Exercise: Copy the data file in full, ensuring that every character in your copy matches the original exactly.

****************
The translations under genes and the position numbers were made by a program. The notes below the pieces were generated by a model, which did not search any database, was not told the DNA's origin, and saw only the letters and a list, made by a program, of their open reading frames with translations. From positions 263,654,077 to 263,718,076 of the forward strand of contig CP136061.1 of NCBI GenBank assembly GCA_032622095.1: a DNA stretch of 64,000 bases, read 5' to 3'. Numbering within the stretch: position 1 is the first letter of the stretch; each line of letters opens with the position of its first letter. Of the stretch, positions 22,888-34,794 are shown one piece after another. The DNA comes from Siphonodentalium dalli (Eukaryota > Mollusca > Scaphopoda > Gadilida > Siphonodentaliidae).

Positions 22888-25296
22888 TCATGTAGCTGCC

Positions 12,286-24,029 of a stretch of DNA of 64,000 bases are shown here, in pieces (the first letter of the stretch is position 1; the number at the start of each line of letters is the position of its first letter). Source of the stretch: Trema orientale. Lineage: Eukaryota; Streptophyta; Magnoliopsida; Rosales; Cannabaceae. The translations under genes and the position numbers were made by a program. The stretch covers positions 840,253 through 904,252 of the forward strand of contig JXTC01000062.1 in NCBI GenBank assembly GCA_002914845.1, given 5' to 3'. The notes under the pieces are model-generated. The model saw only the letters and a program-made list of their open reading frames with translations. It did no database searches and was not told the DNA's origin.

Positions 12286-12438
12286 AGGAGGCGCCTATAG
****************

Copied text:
The translations under genes and the position numbers were made by a program. The notes below the pieces were generated by a model, which did not search any database, was not told the DNA's origin, and saw only the letters and a list, made by a program, of their open reading frames with translations. From positions 263,654,077 to 263,718,076 of the forward strand of contig CP136061.1 of NCBI GenBank assembly GCA_032622095.1: a DNA stretch of 64,000 bases, read 5' to 3'. Numbering within the stretch: position 1 is the first letter of the stretch; each line of letters opens with the position of its first letter. Of the stretch, positions 22,888-34,794 are shown one piece after another. The DNA comes from Siphonodentalium dalli (Eukaryota > Mollusca > Scaphopoda > Gadilida > Siphonodentaliidae).

Positions 22888-25296
22888 TCATGTAGCTGCC

Positions 12,286-24,029 of a stretch of DNA of 64,000 bases are shown here, in pieces (the first letter of the stretch is position 1; the number at the start of each line of letters is the position of its first letter). Source of the stretch: Trema orientale. Lineage: Eukaryota; Streptophyta; Magnoliopsida; Rosales; Cannabaceae. The translations under genes and the position numbers were made by a program. The stretch covers positions 840,253 through 904,252 of the forward strand of contig JXTC01000062.1 in NCBI GenBank assembly GCA_002914845.1, given 5' to 3'. The notes under the pieces are model-generated. The model saw only the letters and a program-made list of their open reading frames with translations. It did no database searches and was not told the DNA's origin.

Positions 12286-12438
12286 AGGAGGCGCCTATAG